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Technology as a driving force

Abstract

The competitiveness of the Norwegian Continental shelf has been put firmly on the agenda in Norway since the report from a working group set up by the Ministry of Industry and Energy was released in February this year. If there is to be secured a long future for oil and gas activities, a reduction in the time and costs used in the projects of the order of 40-50%, without jeopardizing the high safety and environmental standards achieved in Norway. The paper addresses how technology can be a driving force in achieving these aims. But technology alone cannot do the job. Progress and changes in several other areas are also necessary, and the new scenario also calls for improved relations between all actors in the North Sea, authorities, oil companies, contractors and labour unions. 15 figs.
Authors:
Torvund, T [1] 
  1. Norsk Hydro A/S (Norway)
Publication Date:
Dec 31, 1994
Product Type:
Conference
Report Number:
NEI-NO-500; CONF-9408229-7
Reference Number:
SCA: 423000; 290201; PA: NW-95:005148; EDB-95:072435; NTS-95:015492; ERA-20:016311; SN: 95001381325
Resource Relation:
Conference: ONS `94: 11. international Offshore Northern Seas conference and exhibition, Stavanger (Norway), 23-26 Aug 1994; Other Information: PBD: 1994
Subject:
42 ENGINEERING NOT INCLUDED IN OTHER CATEGORIES; 29 ENERGY PLANNING AND POLICY; RESOURCE DEVELOPMENT; TECHNOLOGY ASSESSMENT; CONTINENTAL SHELF; COOPERATION; NORWAY; COMPETITION
OSTI ID:
41187
Research Organizations:
Norsk Petroleumsforening, Oslo (Norway)
Country of Origin:
Norway
Language:
English
Other Identifying Numbers:
Other: ON: DE95766576; TRN: NO9505148
Availability:
INIS; OSTI as DE95766576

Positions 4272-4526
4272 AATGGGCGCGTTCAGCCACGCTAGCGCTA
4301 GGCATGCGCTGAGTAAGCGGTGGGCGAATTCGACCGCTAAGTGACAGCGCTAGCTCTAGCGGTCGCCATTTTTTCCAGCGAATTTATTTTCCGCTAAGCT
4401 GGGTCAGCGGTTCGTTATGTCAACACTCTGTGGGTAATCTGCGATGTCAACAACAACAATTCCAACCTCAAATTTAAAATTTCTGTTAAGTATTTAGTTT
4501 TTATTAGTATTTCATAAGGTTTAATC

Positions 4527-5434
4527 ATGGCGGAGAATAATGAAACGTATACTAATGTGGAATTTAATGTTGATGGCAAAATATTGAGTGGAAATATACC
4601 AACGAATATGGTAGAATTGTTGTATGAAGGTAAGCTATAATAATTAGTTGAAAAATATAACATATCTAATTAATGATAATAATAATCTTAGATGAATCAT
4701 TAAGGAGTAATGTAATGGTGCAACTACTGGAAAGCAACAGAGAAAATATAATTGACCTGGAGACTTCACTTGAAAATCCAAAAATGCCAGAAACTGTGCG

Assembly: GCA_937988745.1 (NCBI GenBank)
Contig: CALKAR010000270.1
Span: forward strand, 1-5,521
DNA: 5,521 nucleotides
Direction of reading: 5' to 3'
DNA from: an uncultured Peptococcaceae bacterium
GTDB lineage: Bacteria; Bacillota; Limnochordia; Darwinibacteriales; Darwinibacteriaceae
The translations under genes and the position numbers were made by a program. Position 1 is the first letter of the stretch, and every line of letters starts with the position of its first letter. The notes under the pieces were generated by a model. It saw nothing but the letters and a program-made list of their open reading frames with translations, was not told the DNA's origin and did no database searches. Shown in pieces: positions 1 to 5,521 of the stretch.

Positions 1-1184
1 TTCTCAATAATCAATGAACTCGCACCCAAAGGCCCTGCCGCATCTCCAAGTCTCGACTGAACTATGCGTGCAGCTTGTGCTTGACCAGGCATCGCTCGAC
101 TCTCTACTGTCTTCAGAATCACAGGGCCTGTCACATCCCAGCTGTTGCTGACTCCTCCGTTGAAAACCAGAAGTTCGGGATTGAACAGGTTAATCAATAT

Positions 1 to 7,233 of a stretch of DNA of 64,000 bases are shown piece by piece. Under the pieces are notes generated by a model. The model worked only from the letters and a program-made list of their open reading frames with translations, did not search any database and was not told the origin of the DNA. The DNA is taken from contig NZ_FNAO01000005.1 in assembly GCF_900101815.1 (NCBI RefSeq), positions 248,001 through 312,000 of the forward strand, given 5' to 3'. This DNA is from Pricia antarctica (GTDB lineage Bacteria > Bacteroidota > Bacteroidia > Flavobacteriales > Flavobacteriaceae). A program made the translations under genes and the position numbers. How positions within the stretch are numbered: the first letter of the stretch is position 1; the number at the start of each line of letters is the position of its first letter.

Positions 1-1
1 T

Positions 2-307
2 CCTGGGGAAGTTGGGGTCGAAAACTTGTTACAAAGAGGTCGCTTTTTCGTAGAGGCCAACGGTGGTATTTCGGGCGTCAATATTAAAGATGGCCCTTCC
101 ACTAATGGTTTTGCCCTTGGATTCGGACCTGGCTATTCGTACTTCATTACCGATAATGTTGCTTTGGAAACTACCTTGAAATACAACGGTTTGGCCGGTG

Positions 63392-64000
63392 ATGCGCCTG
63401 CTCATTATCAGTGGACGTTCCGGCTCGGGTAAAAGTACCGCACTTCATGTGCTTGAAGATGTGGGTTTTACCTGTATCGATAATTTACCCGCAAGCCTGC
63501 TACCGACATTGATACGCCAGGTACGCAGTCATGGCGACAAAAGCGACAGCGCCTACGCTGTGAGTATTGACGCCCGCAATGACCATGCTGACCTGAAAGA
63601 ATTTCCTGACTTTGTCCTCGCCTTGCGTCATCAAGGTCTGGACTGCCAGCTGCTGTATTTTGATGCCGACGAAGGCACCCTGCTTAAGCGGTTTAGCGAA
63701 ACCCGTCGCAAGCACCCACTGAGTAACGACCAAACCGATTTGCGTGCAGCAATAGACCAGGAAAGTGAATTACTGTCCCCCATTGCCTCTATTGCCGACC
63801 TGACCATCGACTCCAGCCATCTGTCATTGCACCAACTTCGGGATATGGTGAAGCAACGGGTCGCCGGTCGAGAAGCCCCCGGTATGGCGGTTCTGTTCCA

Submitting Site:
NW
Size:
30 p.
Announcement Date:

Citation Formats

Torvund, T. Technology as a driving force. Norway: N. p., 1994. Web.
Torvund, T. Technology as a driving force. Norway.
Torvund, T. 1994. "Technology as a driving force." Norway.
@misc{etde_41187,
title = {Technology as a driving force}
author = {Torvund, T}
abstractNote = {The competitiveness of the Norwegian Continental shelf has been put firmly on the agenda in Norway since the report from a working group set up by the Ministry of Industry and Energy was released in February this year. If there is to be secured a long future for oil and gas activities, a reduction in the time and costs used in the projects of the order of 40-50%, without jeopardizing the high safety and environmental standards achieved in Norway. The paper addresses how technology can be a driving force in achieving these aims. But technology alone cannot do the job. Progress and changes in several other areas are also necessary, and the new scenario also calls for improved relations between all actors in the North Sea, authorities, oil companies, contractors and labour unions. 15 figs.}
place = {Norway}
year = {1994}
month = {Dec}
}